'I wanted what we all want: everything. We want a mate who feels like family and a lover who is exotic, surprising. We want to be youthful adventurers and middle-aged mothers. We want intimacy and automy, safety and stimulation, reassurance and velty, coziness and thrills. But we can't have it all.'Ariel Levy picks you up and hurls you through the story of how she lived believing that conventional rules longer applied - that marriage doesn't have to mean mogamy, that aging doesn't have to mean infertility, that she could be 'the kind of woman who is free to do whatever she chooses'. But all of her assumptions about what she can control are undone after a string of overwhelming losses.'I thought I had harnessed the power of my own strength and greed and love in a life that could contain it. But it has exploded.'Levy's own story of resilience becomes an unforgettable portrait of the shifting forces in our culture, of what has changed - and what never can.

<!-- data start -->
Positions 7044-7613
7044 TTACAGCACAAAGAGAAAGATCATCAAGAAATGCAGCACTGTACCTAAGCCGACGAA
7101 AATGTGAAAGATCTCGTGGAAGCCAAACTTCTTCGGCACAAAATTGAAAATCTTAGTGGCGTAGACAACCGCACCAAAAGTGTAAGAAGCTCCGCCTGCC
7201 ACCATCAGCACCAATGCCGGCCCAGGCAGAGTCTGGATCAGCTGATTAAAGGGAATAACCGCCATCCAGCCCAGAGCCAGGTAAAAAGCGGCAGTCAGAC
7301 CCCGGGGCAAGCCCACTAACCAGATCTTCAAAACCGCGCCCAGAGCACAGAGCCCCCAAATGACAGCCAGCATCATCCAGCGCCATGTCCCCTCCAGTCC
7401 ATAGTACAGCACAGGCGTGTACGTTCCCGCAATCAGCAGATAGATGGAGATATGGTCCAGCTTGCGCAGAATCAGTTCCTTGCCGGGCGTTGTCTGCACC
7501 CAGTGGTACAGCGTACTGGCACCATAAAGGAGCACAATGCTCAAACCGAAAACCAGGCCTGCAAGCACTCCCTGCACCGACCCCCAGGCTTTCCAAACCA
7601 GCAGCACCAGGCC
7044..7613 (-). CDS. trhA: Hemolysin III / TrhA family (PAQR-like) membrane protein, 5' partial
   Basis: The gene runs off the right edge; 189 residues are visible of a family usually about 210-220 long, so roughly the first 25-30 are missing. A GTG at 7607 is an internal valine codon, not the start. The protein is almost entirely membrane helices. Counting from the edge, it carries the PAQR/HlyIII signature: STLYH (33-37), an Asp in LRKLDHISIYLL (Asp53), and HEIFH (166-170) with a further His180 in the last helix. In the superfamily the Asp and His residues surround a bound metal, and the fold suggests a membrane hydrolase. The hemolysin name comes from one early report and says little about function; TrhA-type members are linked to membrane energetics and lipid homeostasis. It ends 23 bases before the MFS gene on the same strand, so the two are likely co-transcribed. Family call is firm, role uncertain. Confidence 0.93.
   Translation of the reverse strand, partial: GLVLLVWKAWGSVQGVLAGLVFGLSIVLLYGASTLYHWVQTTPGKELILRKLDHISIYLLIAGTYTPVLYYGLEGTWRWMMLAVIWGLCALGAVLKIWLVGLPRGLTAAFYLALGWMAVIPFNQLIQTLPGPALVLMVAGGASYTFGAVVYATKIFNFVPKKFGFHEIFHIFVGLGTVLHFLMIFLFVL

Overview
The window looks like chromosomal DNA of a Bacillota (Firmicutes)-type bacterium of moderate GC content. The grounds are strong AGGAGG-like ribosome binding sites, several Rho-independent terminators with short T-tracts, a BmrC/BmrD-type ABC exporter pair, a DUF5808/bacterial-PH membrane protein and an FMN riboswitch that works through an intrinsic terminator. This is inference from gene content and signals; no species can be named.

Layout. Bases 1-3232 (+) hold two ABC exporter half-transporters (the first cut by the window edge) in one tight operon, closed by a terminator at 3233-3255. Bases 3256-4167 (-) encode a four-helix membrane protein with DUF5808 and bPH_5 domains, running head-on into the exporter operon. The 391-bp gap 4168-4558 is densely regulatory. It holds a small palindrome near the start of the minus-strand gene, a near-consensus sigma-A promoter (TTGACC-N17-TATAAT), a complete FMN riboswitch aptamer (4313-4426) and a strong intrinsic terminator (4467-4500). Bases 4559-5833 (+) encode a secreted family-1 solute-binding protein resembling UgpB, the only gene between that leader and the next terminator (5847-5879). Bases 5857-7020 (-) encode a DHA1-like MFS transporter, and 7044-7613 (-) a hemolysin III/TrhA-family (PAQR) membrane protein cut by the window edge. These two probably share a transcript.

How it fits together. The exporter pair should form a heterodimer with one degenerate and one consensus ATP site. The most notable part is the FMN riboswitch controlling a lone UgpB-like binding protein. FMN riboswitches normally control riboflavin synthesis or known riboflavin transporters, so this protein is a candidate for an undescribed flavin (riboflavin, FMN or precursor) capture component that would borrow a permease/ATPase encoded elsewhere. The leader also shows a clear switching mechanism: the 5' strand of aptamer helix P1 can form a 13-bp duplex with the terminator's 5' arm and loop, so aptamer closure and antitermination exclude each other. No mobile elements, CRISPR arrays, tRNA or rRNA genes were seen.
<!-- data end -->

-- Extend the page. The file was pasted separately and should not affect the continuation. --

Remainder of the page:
Ariel Levy joined The New Yorker as a staff writer in 2008 and received the National Magazine Award for Essays and Criticism in 2014 for her piece 'Thanksgiving in Mongolia'. She is the author of the book Female Chauvinist Pigs and was a contributing editor at New York for twelve years.ariellevy.net@avlskies